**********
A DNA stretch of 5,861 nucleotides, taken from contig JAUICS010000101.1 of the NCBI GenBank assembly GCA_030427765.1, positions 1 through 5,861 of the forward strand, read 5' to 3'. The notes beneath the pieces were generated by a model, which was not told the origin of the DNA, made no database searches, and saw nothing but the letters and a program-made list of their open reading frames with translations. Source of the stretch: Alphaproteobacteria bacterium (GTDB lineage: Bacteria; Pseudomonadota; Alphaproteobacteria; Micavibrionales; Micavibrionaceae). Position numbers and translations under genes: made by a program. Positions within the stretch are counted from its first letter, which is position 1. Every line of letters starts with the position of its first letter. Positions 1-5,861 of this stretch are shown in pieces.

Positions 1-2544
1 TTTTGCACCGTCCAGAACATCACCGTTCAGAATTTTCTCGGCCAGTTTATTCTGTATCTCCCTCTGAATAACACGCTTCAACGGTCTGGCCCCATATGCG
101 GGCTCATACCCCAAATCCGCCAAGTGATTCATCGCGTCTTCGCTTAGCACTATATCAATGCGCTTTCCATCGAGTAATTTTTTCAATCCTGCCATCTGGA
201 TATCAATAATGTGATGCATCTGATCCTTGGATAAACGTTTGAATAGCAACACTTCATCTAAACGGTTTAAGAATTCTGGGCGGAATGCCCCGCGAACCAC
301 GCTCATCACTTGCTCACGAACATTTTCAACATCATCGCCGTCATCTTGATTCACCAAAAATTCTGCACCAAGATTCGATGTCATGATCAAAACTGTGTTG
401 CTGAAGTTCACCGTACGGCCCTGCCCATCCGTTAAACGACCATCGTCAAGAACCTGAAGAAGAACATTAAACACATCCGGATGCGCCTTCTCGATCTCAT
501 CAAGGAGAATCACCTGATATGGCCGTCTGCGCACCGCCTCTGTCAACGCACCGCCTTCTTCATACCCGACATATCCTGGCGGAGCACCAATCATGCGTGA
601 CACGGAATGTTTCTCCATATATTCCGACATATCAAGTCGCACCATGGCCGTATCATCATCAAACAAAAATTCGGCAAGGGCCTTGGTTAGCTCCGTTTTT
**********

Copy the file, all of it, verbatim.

A DNA stretch of 5,861 nucleotides, taken from contig JAUICS010000101.1 of the NCBI GenBank assembly GCA_030427765.1, positions 1 through 5,861 of the forward strand, read 5' to 3'. The notes beneath the pieces were generated by a model, which was not told the origin of the DNA, made no database searches, and saw nothing but the letters and a program-made list of their open reading frames with translations. Source of the stretch: Alphaproteobacteria bacterium (GTDB lineage: Bacteria; Pseudomonadota; Alphaproteobacteria; Micavibrionales; Micavibrionaceae). Position numbers and translations under genes: made by a program. Positions within the stretch are counted from its first letter, which is position 1. Every line of letters starts with the position of its first letter. Positions 1-5,861 of this stretch are shown in pieces.

Positions 1-2544
1 TTTTGCACCGTCCAGAACATCACCGTTCAGAATTTTCTCGGCCAGTTTATTCTGTATCTCCCTCTGAATAACACGCTTCAACGGTCTGGCCCCATATGCG
101 GGCTCATACCCCAAATCCGCCAAGTGATTCATCGCGTCTTCGCTTAGCACTATATCAATGCGCTTTCCATCGAGTAATTTTTTCAATCCTGCCATCTGGA
201 TATCAATAATGTGATGCATCTGATCCTTGGATAAACGTTTGAATAGCAACACTTCATCTAAACGGTTTAAGAATTCTGGGCGGAATGCCCCGCGAACCAC
301 GCTCATCACTTGCTCACGAACATTTTCAACATCATCGCCGTCATCTTGATTCACCAAAAATTCTGCACCAAGATTCGATGTCATGATCAAAACTGTGTTG
401 CTGAAGTTCACCGTACGGCCCTGCCCATCCGTTAAACGACCATCGTCAAGAACCTGAAGAAGAACATTAAACACATCCGGATGCGCCTTCTCGATCTCAT
501 CAAGGAGAATCACCTGATATGGCCGTCTGCGCACCGCCTCTGTCAACGCACCGCCTTCTTCATACCCGACATATCCTGGCGGAGCACCAATCATGCGTGA
601 CACGGAATGTTTCTCCATATATTCCGACATATCAAGTCGCACCATGGCCGTATCATCATCAAACAAAAATTCGGCAAGGGCCTTGGTTAGCTCCGTTTTT